Calls are growing for World Animal Day to become an annual event in Edinburgh

Wojtek - dubbed the "Soldier Bear" - was adopted by Polish troops and helped them carry ammunition at the Battle of Monte Cassino.
Wojtek - dubbed the "Soldier Bear" - was adopted by Polish troops and helped them carry ammunition at the Battle of Monte Cassino.
0
Have your say

From leading figures in the Enlightenment and science to modern day authors and artists, the Capital is always willing to celebrate the achievements of its esteemed residents.

But what about those with four legs rather than two?

The Statue of Bum the dog in Princes Street Gardens, Edinburgh. Bum was a dog in San Diego California with a story like Greyfriars Bobby.

The Statue of Bum the dog in Princes Street Gardens, Edinburgh. Bum was a dog in San Diego California with a story like Greyfriars Bobby.

Forget Robert Louis Stevenson Day, calls are now growing to make World Animal Day an annual fixture in Edinburgh’s civic calendar and the chance to celebrate everyone from Sir Nils Olav the king penguin by way of Greyfriars Bobby and Wojtek, the beer-drinking army bear, to Dolly the Sheep.

It comes as people gather today at the Wojtek statue in Princes Street Gardens to mark the occasion.

The event, sponsored by Scotmid and the Wojtek Memorial Fund, is set to be attended by dignatries including the Lord Provost, the Polish Consul General for Scotland and Chaplain to the Castle Neil Gardner. .

World Animal Day was last celebrated in the city two years ago at the monument to Bum the Dog in Princes Street Gardens.

But event organiser George Robinson wants to see to see the international day of action for animal welfare officially marked in the city every year.

He said: “The ceremony could be held at Greyfriars in 2017 if the Lord Provost decides to make it an annual civic event. This year’s event is to focus the public’s attention on World Animal Day which is a global event.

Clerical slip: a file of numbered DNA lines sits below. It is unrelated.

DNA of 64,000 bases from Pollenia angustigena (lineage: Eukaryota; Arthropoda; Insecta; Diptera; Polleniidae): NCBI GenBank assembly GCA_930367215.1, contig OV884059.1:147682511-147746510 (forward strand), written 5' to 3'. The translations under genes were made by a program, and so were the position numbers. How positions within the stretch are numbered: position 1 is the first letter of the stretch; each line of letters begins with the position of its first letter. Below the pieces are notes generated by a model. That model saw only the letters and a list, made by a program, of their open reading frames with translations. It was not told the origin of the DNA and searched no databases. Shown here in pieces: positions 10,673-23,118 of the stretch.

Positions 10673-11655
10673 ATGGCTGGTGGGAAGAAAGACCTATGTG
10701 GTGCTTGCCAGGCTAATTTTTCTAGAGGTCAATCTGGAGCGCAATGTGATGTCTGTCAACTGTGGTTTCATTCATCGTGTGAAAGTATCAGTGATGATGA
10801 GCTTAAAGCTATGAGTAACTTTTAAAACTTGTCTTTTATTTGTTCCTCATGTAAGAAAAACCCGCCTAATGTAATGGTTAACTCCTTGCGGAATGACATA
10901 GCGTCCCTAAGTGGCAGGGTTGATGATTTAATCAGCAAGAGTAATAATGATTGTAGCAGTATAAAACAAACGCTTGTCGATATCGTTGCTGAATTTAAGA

“Wojtek served with 22nd Artillery Supply Company, Polish II Army Corps.

“So this event will help to show support for the Polish community. Without the help of the Poles and the Free French, the UK could have been occupied during World War II.”

And 90-year-old veteran Ludwik Jaszczur, who served alongside Wojtek in the Battle of Monte Cassino and lives in Bruntsfield, will be at the event. “I will be there in my Polish uniform with a big flag,” he said.

Lord Provost Donald Wilson said: “The story of Edinburgh’s adopted bear is a cherished one and I’m looking forward to visiting his statue.

“Edinburgh boasts many memorials and artworks depicting our four-footed friends, from the Lion of Scotland to Greyfriars Bobby and the giraffe sculptures at the Omni Centre. These statues remind us that great animals can and should be immortalised and celebrated too.

“World Animal Day presents an opportunity for everyone who cares about animals to raise awareness of animal issues.”

World Animal Day is celebrated annually on October 4, the feast day of Francis of Assisi, patron saint of animals.

Councillor Steve Burgess, convener of the Greens, added: “Edinburgh is lucky to be home to a wide range of wild animals.

“Many people have much-loved companion animals. And, of course, we have landmark institutions like Gorgie Farm and the zoo. So it does seem like Edinburgh is very much an animal city. If that’s the case, maybe we need to use World Animal Day as an opportunity to agree a city-wide animal welfare policy, to ensure that ours is a city where people behave responsibly towards them.”